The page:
The Chinese understand the value of biodiesel and support its development and proliferation. I suppose it shouldn’t be surprising, given that their economy is growing faster than any other and that they are projected to double their consumption of energy by 2020 with virtually all of that coming from “foreign sources”. Energy security is a big deal in China, and so biodiesel has a seat at the table as the government looks to create a total alternative energy portfolio.

I thought I’d share a few observations from my trip that started in Wuhon at the Oil Crops Research Institute and finished in Yingkou at the Liaoning Energy Institute. I think they provide an excellent reference set for supporting this vital global industry.

First of all, the Chinese government bought several small-scale biodiesel processing units from Springboard Biodiesel, so that they can begin to develop a strategy that allows their burgeoning diesel fleet to pollute less and use more indigenous fuel. In contrast, in the US, where we burn 60 billion gallons of diesel fuel annually (how does this compare), our government is neither exploring small scale production models, nor supporting active commercial scale plants. In fact, our legislators have killed every single bill to reinstitute the biodiesel tax credit for 6 months now, resulting in shuttered capacity, 12,000 job losses, technology leakage and a growing sense within the industry that our collective future may need to find succor elsewhere.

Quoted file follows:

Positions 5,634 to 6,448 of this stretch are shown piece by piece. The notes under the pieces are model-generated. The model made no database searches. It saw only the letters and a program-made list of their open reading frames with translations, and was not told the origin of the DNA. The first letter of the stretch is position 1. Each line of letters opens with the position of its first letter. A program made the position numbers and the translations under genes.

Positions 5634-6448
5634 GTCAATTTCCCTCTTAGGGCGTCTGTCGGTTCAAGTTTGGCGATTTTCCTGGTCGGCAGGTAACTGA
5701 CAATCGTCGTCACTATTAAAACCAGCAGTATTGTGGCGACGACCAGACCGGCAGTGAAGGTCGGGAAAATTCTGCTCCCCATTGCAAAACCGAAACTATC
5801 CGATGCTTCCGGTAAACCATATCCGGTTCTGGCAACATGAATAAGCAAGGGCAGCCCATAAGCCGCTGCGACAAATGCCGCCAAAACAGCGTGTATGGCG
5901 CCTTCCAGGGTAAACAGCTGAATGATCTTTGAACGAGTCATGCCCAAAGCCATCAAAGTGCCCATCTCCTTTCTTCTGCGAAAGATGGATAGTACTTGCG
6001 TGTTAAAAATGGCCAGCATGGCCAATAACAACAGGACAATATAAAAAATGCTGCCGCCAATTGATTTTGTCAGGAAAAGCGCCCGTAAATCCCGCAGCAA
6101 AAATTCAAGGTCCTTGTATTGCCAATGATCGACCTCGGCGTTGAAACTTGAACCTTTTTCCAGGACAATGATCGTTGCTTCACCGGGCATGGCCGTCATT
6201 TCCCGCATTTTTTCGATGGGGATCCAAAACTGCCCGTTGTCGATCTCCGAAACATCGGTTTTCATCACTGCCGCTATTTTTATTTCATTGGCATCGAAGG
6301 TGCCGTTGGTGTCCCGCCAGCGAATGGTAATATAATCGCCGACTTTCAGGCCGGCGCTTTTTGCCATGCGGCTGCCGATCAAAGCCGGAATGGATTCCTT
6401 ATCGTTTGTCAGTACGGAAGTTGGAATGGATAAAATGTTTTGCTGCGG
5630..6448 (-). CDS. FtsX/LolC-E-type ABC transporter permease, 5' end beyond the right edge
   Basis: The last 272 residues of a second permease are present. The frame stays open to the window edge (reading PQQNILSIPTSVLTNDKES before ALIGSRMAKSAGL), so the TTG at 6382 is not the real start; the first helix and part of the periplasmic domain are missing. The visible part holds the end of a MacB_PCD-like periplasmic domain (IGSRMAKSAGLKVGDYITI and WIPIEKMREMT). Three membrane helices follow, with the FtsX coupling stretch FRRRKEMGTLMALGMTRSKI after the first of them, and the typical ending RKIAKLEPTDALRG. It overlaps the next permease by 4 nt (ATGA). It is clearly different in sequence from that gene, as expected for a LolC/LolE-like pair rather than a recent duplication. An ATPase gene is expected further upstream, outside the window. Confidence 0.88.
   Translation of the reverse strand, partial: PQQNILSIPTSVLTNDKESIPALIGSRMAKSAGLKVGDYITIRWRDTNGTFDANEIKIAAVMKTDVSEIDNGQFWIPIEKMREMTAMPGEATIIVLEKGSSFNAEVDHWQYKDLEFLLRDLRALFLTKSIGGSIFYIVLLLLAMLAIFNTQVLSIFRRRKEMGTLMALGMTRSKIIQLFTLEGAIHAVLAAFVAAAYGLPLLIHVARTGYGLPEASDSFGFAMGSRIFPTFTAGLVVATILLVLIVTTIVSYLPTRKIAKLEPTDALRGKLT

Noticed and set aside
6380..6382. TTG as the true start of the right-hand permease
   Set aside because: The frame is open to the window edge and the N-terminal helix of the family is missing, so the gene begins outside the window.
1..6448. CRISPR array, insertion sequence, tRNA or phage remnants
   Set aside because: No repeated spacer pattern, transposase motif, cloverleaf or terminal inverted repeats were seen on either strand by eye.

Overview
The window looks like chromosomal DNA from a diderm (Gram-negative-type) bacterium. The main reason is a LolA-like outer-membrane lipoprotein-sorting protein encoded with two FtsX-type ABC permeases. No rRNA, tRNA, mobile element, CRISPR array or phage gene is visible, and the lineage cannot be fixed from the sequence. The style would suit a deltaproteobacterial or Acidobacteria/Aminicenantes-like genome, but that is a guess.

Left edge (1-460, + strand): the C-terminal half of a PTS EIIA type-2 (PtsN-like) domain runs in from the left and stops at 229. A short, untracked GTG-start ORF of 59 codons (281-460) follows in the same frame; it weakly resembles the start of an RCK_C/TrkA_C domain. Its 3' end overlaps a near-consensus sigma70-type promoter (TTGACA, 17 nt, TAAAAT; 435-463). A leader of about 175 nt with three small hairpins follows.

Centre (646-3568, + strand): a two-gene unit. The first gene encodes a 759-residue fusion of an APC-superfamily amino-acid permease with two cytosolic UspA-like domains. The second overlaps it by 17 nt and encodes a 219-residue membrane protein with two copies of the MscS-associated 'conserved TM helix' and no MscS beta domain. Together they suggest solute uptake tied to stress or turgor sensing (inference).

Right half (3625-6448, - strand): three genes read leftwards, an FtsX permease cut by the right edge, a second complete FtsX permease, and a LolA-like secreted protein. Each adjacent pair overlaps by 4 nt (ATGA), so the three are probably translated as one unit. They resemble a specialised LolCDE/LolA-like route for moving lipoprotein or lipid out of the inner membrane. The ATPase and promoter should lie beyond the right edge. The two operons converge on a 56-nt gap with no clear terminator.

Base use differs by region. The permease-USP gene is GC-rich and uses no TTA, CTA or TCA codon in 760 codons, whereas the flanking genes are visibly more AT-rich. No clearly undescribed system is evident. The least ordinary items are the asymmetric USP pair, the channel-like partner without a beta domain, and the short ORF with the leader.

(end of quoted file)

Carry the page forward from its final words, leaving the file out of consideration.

Springboard Biodiesel: View our Biodiesel Processor’s.

Next, the two Chinese government institutes with which we worked to set up our systems, had no less than 12 people dedicated to the project. They want this project to succeed because they know biodiesel works, and they know they can make it domestically, and they know that it will provide them a much-needed additional energy resource at a similar or lower price than they pay for diesel. (And they seemed happy, when I reminded them that biodiesel will meaningfully reduce their carbon footprint – not sure it was a top three priority, but appreciated nonetheless).

By the way, the Chinese government has mandated a 10x increase in the use of biodiesel by 2020. Compare that to Massachusett’s recent decision to annul its bioheat mandate (#18) to use a meagre 2% biodiesel blend. Don’t blame MA. They’re only reacting to the federal-level stall in pushing the industry forward; they’re not interested in picking up an unfair burdon, if no one else is.

The Chinese government has committed millions of dollars and millions of acres to alternative oil crop research, particularly Jatropha, an inedible weed that requires little in the way of farming resources and can produce over 200 gallons of oil per acre (versus soybean oil which is less than 50 gal/acre).

Upon my return, frustration – in the guise of another stalled Senate Bill – met me in the lobby, but I ignored it, and took comfort in the fact that we are competing globally with our local, small-scale, best in class product line.